The desire to improve this situation led the hospital to the CereTom, a cordless, wireless, mobile head-and-neck CT scanner from Neurologica, Danvers, Mass. The 8-slice scanner is 5 feet tall, 4 feet wide, and 29 inches long and weighs roughly 750 pounds. Motorized wheels help to transport the device to patients’ bedsides, where it acquires 1.25 mm slice per rotation and operates with battery or wall-outlet power. The device communicates wirelessly with a laptop that rests on a separate stand.

At the Cleveland Clinic, the instrument is stored in an alcove and brought out for brain scans on acutely ill patients. The size of the gantry limits the CereTom to head and neck scans, but permits greater geometric efficiencies, requiring less power to rotate, thus enabling high-quality images. “The image quality is surprisingly very good,” Masaryk says.

The Clinic is performing some CT angiography and a bit of perfusion imaging with the CereTom, according to Masaryk. Features of the scanner include nonenhanced spiral CT, CT angiography, CT perfusion, and xenon CT. “[The CereTom] has a lot more capability than just a simple CT scanner,” says Masaryk, who also acknowledges that comparisons of the CereTom to 64-slice fixed scanners are unfair.

NeuroLogica’s CereTom is a cordless, wireless, mobile head-and-neck CT scanner.

“We questioned whether the ICU would embrace it or continue to drag patients downstairs,” Masaryk says. To assure buy-in, ICU personnel and techs were included in the decision-making process. “We brought someone from the ICU as well as the techs to look at the scanner,” Masaryk says. “They thought they would prefer it over transporting patients to radiology.”

The team now performs eight to 10 of these scans a day. “The nurses prefer having the equipment bedside over moving the patient,” Masaryk says. The user-friendly scanner, which is shared between two floors, can be prepped in 15 minutes or less, and the clinic has someone trained to use it on every shift.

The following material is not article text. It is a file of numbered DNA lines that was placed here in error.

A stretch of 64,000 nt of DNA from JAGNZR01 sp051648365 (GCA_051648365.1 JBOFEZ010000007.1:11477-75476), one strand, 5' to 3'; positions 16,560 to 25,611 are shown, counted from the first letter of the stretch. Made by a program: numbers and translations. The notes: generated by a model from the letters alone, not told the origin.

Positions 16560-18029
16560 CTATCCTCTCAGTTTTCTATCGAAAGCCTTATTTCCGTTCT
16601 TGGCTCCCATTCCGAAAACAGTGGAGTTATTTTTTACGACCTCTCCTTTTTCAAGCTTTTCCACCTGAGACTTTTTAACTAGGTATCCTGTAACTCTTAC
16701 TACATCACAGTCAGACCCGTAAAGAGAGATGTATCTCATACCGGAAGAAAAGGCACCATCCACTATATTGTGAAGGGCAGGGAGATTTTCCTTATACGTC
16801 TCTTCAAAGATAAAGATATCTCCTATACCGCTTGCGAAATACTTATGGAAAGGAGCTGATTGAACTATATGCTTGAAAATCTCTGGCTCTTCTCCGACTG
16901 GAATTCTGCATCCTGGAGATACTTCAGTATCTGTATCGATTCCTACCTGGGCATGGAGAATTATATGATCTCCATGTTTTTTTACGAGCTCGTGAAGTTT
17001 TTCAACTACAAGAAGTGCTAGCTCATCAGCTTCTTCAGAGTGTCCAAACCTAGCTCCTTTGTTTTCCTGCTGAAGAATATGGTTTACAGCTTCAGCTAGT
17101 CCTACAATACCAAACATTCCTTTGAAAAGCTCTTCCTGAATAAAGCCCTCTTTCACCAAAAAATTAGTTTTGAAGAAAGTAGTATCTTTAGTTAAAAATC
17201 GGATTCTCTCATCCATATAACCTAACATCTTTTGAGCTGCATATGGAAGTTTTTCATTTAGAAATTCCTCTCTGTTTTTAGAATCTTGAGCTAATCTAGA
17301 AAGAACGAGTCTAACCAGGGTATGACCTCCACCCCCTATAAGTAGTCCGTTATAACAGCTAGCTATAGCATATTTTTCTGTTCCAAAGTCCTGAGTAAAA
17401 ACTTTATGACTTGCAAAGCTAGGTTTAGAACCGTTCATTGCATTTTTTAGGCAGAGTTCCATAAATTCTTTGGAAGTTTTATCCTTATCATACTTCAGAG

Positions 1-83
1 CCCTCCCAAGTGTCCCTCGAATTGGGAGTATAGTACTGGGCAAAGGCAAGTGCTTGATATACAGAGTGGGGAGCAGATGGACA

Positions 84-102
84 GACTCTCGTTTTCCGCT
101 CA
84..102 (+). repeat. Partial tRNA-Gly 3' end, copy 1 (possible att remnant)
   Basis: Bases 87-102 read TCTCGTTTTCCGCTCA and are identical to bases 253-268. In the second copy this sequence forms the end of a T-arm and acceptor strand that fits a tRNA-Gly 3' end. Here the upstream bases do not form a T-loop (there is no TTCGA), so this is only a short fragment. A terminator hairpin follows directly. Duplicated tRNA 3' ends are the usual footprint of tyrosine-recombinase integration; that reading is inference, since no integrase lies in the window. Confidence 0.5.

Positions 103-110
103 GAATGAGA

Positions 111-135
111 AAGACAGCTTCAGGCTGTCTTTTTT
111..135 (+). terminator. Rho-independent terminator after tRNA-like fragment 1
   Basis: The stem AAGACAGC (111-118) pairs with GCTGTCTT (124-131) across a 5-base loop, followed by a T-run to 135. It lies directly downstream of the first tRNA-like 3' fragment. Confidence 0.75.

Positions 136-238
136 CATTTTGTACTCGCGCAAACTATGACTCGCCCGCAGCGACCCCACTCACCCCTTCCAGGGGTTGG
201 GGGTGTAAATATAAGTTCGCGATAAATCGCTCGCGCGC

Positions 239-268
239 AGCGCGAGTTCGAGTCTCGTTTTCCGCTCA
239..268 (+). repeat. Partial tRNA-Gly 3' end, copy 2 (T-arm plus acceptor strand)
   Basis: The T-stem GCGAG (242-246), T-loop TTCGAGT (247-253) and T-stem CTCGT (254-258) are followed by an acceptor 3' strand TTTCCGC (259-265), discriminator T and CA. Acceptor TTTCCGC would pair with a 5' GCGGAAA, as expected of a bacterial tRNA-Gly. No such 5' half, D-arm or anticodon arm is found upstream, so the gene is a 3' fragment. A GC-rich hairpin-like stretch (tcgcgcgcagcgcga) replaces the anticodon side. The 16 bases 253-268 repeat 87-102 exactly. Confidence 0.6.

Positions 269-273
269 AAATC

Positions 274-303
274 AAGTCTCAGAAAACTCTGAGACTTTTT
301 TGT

“The team was willing to try things a different way and saw the advantages of [the CereTom],” Masaryk says. He notes that other scans, such as for the abdomen and chest, still must be performed in radiology, but that the neuroradiology needs are great enough to justify the scanner.

Renee DiIulio is a contributing writer for Axis Imaging News. For more information, contact .

JCR Partners to Offer Quality and Safety Web Conferences

On January 24, Joint Commission Resources (JCR), Lombard, Ill, an affiliate of the Joint Commission, announced its partnership with GE Healthcare, Waukesha, Wis, to market and distribute a series of Web conferences on quality and safety. Since January 25, the Joint Commission Resources Quality and Safety Network has been presenting its 12 original satellite, live Web, and Web archive programs.

“These teleconferences not only provide updated education on Joint Commission standards, but they also provide the ability to learn what other health care facilities are doing to meet and exceed the standards,” Yosef D. Dlugacz, PhD, of North Shore-Long Island Jewish Health System explained in a press statement. “The sharing of these ‘best practices’ is very useful in developing strategies to improve patient care. These teleconferences provide excellent explanations of the standards and examples in terms of applicability.”

Featuring opportunities to interact with industry experts, as well as demonstrative case studies from hospitals across the country, the programs center around such topics as “National Patient Safety Goals,” “Creating a Culture of Safety,” and “Strategies to Help Prevent Infection.” The faculty will be composed of Joint Commission representatives and national health care experts.

Trinity Healthforce Learning, a division of TWL Knowledge Group Inc, Carrollton, Tex, will team with GE Healthcare to distribute the series. “This educational offering is a convenient, cost-effective learning method that enables our customers to improve the quality of care and focus on the safety of their patients,” said Richard Nuccio, GE Healthcare education marketing manager.

The programs are intended for all members of the health care enterprise, particularly administrators, managers, or organization leaders; continuing education credit is available. The next seminar, “Enhancing Communication and Teamwork,” will be held on April 26 at 1:30–3 pm EST; subsequent programs will take place on May 24, June 28, July 26, August 23, September 27, October 25, November 15, and December 20. For more information, visit or call (877) 438-4788.